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Run out of road? 无路可走

中国日报网 2022-01-25 14:47


Reader question:

Please explain this headline: Boris Johnson has ‘run out of road’ as pressure mounts to resign.

My comments:

Boris Johnson, the British Prime Minister, has run out of options. He’s run to the end of the road, so to speak. He may have to resign, as more and more people are asking him to do exactly that.

What happened?

Well, among other things, Johnson attended a “bring your own booze” party at his official residence during Britain’s first coronavirus lockdown, a lockdown he authorized and put into effect.

The event happened in May 2020, i.e. more than a year and a half ago. But, to Johnson’s dismay, the fallout from it is still brewing. Now, people are calling for his resignation.

Hence, analysts think, Johnson has “run out of road”?

Run out of road?

To run out of something is to be depleted of it, having used or sold all of it. The store has run out of bottled water, for instance.

Yes, but, run out of road?

Literally, to run out of road means one is at the end of the road, having nowhere to go.

Figuratively, as is the case with Boris Johnson, to run out of road means that he’s reach a point where he cannot make any further progress.

In other words, he’s lost the momentum. He’s run out of support, or resources needed to continue as Prime Minister. He’s helpless.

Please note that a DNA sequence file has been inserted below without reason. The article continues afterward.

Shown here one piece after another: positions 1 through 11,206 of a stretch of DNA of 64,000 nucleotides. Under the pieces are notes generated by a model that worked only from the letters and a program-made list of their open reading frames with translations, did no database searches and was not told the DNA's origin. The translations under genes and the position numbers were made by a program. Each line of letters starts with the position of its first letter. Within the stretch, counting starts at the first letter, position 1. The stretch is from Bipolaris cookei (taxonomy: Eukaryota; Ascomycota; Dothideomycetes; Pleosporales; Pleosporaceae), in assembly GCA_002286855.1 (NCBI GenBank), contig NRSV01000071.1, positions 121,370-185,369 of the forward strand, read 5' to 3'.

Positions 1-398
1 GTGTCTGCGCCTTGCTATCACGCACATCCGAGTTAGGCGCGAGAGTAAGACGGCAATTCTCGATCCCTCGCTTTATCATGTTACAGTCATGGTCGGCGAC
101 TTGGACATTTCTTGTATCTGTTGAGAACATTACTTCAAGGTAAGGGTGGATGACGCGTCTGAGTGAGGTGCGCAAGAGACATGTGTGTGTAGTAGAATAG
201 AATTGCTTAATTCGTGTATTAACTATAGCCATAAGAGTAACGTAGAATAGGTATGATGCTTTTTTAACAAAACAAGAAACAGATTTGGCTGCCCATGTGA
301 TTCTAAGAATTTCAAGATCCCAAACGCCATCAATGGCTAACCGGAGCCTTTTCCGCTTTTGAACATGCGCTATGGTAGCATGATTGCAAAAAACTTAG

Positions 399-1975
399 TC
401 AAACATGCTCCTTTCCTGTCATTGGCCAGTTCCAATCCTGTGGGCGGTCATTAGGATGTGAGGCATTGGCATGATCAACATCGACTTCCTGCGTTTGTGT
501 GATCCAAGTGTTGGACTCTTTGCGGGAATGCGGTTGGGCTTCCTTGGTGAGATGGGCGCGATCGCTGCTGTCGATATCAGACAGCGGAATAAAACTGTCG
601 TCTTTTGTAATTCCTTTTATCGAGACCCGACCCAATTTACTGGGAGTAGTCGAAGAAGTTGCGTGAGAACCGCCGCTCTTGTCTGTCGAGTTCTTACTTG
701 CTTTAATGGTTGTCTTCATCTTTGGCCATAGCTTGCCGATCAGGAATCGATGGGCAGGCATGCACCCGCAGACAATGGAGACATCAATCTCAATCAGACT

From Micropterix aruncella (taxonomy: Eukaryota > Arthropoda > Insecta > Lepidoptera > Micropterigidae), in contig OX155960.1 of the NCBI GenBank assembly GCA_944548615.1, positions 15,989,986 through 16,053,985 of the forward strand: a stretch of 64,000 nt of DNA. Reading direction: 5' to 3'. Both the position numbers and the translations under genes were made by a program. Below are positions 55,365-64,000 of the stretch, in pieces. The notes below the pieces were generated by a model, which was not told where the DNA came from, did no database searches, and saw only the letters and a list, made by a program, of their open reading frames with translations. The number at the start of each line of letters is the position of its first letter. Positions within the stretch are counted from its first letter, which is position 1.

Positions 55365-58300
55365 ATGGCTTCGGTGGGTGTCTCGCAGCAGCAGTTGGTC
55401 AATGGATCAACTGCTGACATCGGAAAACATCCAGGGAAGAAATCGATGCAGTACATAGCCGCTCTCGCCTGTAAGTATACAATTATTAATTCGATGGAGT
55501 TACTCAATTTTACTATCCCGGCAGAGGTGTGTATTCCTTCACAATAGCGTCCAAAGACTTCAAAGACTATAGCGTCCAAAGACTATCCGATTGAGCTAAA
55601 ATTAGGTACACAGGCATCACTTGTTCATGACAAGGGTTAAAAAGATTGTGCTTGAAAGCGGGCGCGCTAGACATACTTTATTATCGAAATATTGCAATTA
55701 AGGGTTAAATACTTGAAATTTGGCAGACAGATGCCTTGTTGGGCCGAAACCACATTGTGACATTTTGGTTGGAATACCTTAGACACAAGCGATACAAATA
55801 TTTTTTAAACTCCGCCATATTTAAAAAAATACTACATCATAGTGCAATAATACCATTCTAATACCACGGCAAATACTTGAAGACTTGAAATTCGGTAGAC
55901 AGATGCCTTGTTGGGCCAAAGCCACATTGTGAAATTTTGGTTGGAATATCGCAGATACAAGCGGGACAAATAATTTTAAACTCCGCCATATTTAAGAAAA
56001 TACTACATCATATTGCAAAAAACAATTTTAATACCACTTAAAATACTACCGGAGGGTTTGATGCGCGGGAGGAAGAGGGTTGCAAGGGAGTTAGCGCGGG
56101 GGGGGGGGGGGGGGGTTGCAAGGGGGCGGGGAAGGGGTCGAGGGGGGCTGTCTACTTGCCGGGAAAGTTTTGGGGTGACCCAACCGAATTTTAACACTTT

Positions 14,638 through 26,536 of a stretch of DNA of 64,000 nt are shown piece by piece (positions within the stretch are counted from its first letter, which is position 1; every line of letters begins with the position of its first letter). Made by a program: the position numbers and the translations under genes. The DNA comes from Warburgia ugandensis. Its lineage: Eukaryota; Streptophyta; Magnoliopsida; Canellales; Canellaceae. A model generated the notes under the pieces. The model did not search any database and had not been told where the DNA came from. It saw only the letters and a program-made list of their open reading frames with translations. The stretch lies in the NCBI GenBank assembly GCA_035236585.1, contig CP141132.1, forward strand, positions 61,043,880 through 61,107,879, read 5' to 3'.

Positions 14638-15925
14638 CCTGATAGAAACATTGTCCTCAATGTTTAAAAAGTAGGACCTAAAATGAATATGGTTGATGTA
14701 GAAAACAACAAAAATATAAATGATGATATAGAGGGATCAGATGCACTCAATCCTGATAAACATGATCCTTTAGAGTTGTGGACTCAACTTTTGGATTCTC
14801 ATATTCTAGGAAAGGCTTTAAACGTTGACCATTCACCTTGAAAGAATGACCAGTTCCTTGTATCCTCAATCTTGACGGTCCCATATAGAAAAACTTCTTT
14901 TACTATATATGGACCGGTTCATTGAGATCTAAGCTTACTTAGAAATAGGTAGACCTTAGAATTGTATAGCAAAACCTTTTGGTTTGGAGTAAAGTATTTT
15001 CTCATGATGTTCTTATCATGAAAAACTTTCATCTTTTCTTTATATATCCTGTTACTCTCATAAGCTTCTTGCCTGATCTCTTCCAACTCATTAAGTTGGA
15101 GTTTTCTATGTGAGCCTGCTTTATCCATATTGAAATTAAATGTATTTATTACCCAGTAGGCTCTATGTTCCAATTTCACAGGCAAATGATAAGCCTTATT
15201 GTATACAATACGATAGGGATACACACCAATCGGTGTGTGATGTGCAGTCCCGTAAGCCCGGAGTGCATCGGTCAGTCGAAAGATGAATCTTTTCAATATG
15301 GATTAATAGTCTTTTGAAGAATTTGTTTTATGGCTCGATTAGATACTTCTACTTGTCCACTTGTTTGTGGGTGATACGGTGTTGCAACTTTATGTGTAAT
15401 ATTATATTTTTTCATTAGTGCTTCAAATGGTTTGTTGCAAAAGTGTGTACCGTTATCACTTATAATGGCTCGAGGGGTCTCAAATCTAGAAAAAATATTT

The party, for Johnson, may be over.

All right, here are media examples of “run out of road”:

1. Talks with Russia over the Syria conflict have “run out of road” and new options including military intervention must now be explored, Boris Johnson said today.

The Foreign Secretary sought to galvanize the West to act to “end the hell” in the besieged city of Aleppo and other parts of the war-ravaged country.

He is to host an emergency summit of foreign ministers, including US Secretary of State John Kerry, in London on Sunday to discuss the crisis as the death toll in Aleppo rises.

“We have to do something,” Mr Johnson told MPs.

Appearing before the Commons foreign affairs committee, he signaled that the West will consider more “kinetic action” in Syria, which could include enforcing a no-fly zone to stop the bombing and killings.

“Most people, and I think including John Kerry, feel that the process of discussion with the Russians has basically run out of road and on Sunday we will be talking about all the options that we think are available to us and to the West,” he said.